Fire Watch Duties
As a Volunteer Fire Fighter and later Fire Police Captain of Worcester Township, I’ve been first on the scene more times than I can count, have fought hundreds of deadly fires, been injured on the job by falling through the floor during an active fire– and sadly have seen too many people die. So, when I founded Echelon in 2001, I wanted to use my (then) 30 years of firefighting experience to help other business owners like me navigate the uncertainties of a fire watch. To that end, I personally developed and directed all Echelon’s fire watch policies, processes and directives.
Although it varies by state, according to the law, a fire watch must be performed by a specially trained fire safety security officer. Training should include a few of the following credentials; basic fire prevention training by the security company, attending fire safety school, Congressional Fire Services Institute (CFSI) classes, and training in occupant and fire department notification. As I said in my previous blog, after the owner has set up the fire watch, it’s the security company’s job to ensure their fire watch officers are on task and have the latest patrolling and reporting technology. Use the list of duties below as a check list to be sure your fire watch covers all your bases to protect you from risk and liability.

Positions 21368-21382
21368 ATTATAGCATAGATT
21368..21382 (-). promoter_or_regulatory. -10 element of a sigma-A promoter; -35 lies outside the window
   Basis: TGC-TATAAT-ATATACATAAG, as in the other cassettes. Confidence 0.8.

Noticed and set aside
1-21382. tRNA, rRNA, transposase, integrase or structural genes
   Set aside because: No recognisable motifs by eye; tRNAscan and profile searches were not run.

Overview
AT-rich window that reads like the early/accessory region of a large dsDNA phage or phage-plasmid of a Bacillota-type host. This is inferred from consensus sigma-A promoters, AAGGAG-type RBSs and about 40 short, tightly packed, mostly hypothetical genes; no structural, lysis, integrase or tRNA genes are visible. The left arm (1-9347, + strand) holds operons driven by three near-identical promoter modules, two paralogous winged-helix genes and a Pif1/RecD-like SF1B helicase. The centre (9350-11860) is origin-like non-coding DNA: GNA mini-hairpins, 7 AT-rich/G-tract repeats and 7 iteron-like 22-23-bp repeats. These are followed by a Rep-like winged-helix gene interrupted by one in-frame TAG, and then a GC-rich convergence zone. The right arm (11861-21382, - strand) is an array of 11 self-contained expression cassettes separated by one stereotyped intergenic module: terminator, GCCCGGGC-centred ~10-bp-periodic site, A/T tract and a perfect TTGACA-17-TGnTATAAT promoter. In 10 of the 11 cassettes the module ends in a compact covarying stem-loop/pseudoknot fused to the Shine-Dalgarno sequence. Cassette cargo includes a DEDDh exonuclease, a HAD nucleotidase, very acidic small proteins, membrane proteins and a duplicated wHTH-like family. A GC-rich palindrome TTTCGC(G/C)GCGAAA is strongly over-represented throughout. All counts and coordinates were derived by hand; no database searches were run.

Fire watch officers should be trained to perform the following duties
- Follow all Occupational Safety and Health Administration(OSHA) and National Fire Protection Association (NFPA) standards.
- Maintain conditions and requirements stated on fire and safety permits.
- Continually patrol the construction jobsite or area of concern a minimum of once every 30 minutes and document your activities.
- Inspect all areas of the property or building(s) that are affected by the fire alarm or sprinkler systems.
- Document and report any risky or hazardous conditions to the security supervisor, building owner, Fire Marshal and local authorities.
- Be trained to use a fire extinguisher and have access to all fire safety equipment on site.
- Have a priority call-down list and be able to communicate effectively and clearly with the owner, building occupants and the fire department in case of fire, emergency or hazard.
- Be familiar with the entire jobsite, including: site map, floor plans, building occupants, potential hazards, on-site materials, emergency shutdown procedures, fixed fire alarm systems, and access to portable fire protection gear.
- Work with your general contractor to be sure your fire watch officers are knowledgeable in all aspects of the jobsite and maintain all fire watch records for inspection by the Fire Marshal.
In my next blog installment of How to Establish Construction Fire Watch Security, I’ll layout how Echelon uses real world experience and the latest technology to document activities and keep records in order to guarantee a professional fire watch. Build a relationship with a reliable fire watch security services company — contact Echelon Protection & Surveillance to discuss and advise on your next fire watch. Call 610-831-0277 or email firstname.lastname@example.org.